Source: Uni-Klinikum Erlangen
What is Familial Mediterranean Fever (FMF)?
Familial Mediterranean fever is a rare autoimmune disease in which the body causes inflammation "on its own". The disease occurs in short successive episodes and disappears again, so that it is often not visible for a long time. The name "familial" already indicates that the disease is inherited. The cause is a mutation in the MEFV gene (Mediterranean Fever Genotype). The mutation causes a protein to be produced that activates inflammation.
How does the disease manifest itself?
The disease is characterised by sudden attacks of fever over a period of 12 to 72 hours, which occur together with abdominal and joint pain as well as reddening of the skin on the back of the foot, ankle and lower leg. A distinction is made between type 1 and type 2. Type 2 is a rare clinical picture. The symptoms such as fatigue, flatulence, diarrhoea, nausea, vomiting, weight loss, joint pain or water retention are quite unspecific.
How do you recognise FMF?
Since the symptoms occur with many different diseases, the disease is difficult to recognise, patients often have a long suffering path behind them. After extensive infectiological, haematological and rheumatic diagnostics, examinations are carried out according to the so-called tel-hashomer criteria. If two major criteria (fever and serositis (inflammation of the mucous membranes)) and two minor criteria (recurrent attacks of fever and reddening of the skin) are recognisable, the assumption of Familial Mediterranean Fever is consolidated.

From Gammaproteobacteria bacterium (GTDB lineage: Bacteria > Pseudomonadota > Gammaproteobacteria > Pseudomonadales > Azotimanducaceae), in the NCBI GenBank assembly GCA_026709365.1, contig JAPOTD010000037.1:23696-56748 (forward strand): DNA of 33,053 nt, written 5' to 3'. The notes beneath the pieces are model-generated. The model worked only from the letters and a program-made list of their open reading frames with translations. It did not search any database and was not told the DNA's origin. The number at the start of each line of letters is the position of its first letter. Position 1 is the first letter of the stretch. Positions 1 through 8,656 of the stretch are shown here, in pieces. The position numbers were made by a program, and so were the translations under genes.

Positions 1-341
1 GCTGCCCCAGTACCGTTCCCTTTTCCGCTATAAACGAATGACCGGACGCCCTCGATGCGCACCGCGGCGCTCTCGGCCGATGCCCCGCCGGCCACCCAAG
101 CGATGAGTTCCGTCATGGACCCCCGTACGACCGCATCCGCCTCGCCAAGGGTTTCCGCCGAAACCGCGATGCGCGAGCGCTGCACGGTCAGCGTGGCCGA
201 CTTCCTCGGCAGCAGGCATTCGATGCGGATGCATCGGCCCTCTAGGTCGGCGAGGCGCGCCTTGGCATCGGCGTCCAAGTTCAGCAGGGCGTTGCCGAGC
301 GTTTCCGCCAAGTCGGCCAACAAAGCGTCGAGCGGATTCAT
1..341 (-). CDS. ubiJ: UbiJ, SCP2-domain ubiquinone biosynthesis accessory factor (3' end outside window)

What can be done about it?
In order to stop the fever attacks and the type 2 symptoms, most patients are helped by a drug therapy with colchicine. Since the disease cannot be cured, the active ingredient, a naturally occurring substance found in autumn crocus, must be taken for the rest of the patient's life. During relapses, anti-inflammatory and painkilling drugs are prescribed.
Tips for everyday life
Grapefruit and drugs such as macrolide antibiotics or calcium antagonists like Diltiazem should not be taken while taking colchicine.
Monday - Thursday
07:30 - 10:00 h and 14:00 - 15:30 h
07:30 - 11:00 h
Ground floor, Building C
Appointments only upon consultation
Appointments are made exclusively by telephone arrangement:
Phone: 09131 85-34742
Fax: 09131 85-36448
or by email to m3hsa(at)uk-erlangen.de